Following the case of Montgomery –v- Lanarkshire Health Board  UKSC 11, the law in Scotland in relation to informed consent was largely brought into line with the position South of the Border. It follows that damages may be awarded in Scotland where injury is sustained as a result of failure by the clinician to obtain informed consent. Informed consent is advising the patient (in a manner they can comprehend) of those risks and complications that the reasonable patient would consider material. Whilst proving that informed consent has not been obtained can be straightforward, it is often more complicated to prove causation – has the failure to provide informed consent actually caused injury and loss?
The recent English appeal case of Shaw –v- Kovac  EWCA CIV 1028 deals with the question of whether the mere failure to obtain informed consent inevitably means an individual’s right to self-determination and bodily integrity has been violated and as such should attract a standalone award for compensation, irrespective of and in addition to actual injury and loss.
The case of Shaw was brought by the estate of the late Mr Ewan. Mr Ewan had not given informed consent for a heart valve operation. He died during the operation. Liability in the case was not in dispute. At the original trial damages were awarded for pain and suffering, loss of amenity and financial loss. The case was appealed as the estate considered an additional separate award of compensation was necessary to recognise the failure by the defender to grant Mr Ewan the opportunity to make an informed decision to consent to the operation. The appeal was based on the fact that this failure interfered with Mr Ewan’s right to self-determination and bodily integrity.
The primary difficulty with this argument for the estate was that damages for pain and suffering, loss of amenity and financial loss had already been awarded based on the invasion of bodily integrity – damages for the consequences of the breach had already been provided.
The estate’s alternative argument was that a conventional award should be applied simply to recognise the breach of duty which Mr Ewan suffered.
The Court of Appeal rejected the estate’s arguments and found that such an additional award was neither necessary nor merited. They affirmed that clinical negligence cases where informed consent is an issue are properly brought based on negligence and that nominal damages are not recoverable, as damages (based on actual injury and loss) are essential to any negligence claim. They reiterated the long-standing principle that vindicatory or punitive damages (despite being recoverable in very limited circumstances) could not be recovered in cases such as this.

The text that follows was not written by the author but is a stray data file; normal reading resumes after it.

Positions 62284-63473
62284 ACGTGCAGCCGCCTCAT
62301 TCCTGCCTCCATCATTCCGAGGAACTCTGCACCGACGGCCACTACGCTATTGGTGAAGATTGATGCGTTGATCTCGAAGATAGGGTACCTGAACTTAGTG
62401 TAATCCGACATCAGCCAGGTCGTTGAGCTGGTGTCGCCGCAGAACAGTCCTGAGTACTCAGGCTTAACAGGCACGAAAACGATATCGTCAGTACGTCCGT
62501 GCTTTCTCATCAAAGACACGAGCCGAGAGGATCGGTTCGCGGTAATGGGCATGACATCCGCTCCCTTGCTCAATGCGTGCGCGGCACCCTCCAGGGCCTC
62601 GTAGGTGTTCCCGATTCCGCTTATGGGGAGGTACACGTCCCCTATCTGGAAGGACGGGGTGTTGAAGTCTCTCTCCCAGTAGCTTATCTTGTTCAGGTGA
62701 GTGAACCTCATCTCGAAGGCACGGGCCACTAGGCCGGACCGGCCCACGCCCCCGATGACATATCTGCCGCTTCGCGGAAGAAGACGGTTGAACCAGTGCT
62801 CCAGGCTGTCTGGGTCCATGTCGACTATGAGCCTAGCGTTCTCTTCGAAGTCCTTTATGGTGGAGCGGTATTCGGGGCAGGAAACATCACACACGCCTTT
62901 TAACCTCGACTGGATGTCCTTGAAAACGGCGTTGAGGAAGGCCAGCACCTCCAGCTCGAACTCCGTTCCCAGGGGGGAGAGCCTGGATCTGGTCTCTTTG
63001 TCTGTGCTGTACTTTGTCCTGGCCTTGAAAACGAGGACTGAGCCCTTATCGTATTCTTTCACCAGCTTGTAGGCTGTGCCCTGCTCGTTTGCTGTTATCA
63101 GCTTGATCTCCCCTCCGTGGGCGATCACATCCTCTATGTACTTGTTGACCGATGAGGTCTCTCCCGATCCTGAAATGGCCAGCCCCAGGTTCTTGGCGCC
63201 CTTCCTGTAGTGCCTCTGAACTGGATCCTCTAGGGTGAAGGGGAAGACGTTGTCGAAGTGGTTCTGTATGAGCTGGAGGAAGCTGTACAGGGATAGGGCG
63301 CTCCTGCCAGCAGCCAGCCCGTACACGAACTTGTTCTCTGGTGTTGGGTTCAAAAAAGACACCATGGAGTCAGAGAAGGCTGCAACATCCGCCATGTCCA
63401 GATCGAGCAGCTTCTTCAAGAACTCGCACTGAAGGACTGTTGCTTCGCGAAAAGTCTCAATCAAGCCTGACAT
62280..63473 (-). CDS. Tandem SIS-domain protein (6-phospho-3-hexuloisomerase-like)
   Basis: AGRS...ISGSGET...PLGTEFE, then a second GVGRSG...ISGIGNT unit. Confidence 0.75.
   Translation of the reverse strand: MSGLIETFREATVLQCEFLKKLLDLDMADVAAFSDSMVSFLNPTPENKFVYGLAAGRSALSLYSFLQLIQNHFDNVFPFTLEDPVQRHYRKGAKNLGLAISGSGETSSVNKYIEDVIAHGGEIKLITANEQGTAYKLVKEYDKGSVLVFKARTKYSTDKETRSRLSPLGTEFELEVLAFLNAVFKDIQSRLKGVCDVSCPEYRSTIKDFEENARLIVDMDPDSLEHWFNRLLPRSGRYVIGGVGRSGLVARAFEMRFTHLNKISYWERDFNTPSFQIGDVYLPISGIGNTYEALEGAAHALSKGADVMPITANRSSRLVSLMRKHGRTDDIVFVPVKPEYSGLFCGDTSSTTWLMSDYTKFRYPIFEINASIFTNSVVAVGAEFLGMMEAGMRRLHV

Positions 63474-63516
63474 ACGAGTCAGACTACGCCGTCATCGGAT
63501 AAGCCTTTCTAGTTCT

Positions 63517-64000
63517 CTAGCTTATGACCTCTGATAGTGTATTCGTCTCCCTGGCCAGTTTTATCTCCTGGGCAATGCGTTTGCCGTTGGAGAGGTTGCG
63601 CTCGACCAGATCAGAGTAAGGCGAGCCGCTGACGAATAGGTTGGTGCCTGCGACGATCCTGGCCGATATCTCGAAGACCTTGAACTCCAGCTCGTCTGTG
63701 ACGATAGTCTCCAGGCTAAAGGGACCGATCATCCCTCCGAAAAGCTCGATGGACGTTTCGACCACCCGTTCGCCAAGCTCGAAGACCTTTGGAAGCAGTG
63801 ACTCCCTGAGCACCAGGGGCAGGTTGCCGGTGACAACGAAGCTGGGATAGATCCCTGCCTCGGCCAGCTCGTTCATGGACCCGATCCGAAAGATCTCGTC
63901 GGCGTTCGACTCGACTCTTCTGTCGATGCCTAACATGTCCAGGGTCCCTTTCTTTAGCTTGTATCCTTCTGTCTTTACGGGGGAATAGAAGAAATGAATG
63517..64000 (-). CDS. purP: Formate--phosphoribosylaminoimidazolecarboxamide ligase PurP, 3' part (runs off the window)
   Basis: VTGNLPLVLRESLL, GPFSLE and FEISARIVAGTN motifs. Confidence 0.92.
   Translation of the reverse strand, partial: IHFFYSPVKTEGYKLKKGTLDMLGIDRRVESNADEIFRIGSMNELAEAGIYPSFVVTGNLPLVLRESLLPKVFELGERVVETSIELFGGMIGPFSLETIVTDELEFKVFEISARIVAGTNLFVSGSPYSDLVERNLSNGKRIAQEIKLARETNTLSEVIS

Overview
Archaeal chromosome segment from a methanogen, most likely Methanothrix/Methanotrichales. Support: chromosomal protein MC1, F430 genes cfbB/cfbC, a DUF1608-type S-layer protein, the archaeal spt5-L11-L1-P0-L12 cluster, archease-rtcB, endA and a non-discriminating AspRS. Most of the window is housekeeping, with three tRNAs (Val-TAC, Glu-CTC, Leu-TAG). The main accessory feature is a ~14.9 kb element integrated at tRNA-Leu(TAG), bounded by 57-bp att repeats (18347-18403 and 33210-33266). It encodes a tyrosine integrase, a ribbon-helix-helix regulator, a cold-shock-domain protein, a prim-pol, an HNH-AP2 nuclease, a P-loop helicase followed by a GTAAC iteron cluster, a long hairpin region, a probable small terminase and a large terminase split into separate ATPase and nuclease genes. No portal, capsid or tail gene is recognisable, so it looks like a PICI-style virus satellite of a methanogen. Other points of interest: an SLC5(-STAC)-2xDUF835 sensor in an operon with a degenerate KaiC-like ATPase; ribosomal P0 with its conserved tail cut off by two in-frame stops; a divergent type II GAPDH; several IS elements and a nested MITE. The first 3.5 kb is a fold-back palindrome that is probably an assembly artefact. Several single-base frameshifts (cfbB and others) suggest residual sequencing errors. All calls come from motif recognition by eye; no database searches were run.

The Court of Appeal recognised that there could perhaps be other cases that would not be so clear cut as the present case, for example where damages for pain and suffering, loss of amenity and financial loss were not available despite informed consent not being obtained. Situations such as this frequently arise, for example: where a patient would not have gone ahead with a particular procedure had informed consent been obtained but the procedure was a success or where the patient did not give informed consent but if they had, they would still have elected to go through the procedure in question. In considering this point the Court of Appeal were mindful of the implications of allowing a nominal award for damages based only on the failure to obtain informed consent and how this could impact other types of case. There was awareness that a decision in this area would create implications that would not necessarily be restricted to informed consent clinical negligence cases. It could be said that all personal injury actions, to some degree, involve a violation of the right to bodily integrity. Therefore, if additional damages were allowed by the Court of Appeal, it may follow that in all cases where negligence was proven additional damages beyond pain and suffering, loss of amenity and financial loss could be claimed. It was felt that such an extension of the law would be unprincipled representing vindicatory or punitive damages that unlike in other jurisdictions cannot be recovered in Scotland or England and Wales
Shaw –v- Kovac may be appealed to the Supreme Court, however, it does seem that this case draws a line under any attempt being made by a Pursuer or Claimant to recover damages for the mere interference with bodily integrity irrespective of injury. It also continues to emphasise that in the laws of Scotland and England and Wales, in most cases, damages can only be awarded for those injuries or losses actually caused by the negligence and that vindicatory or punitive damages remain beyond the scope of recovery.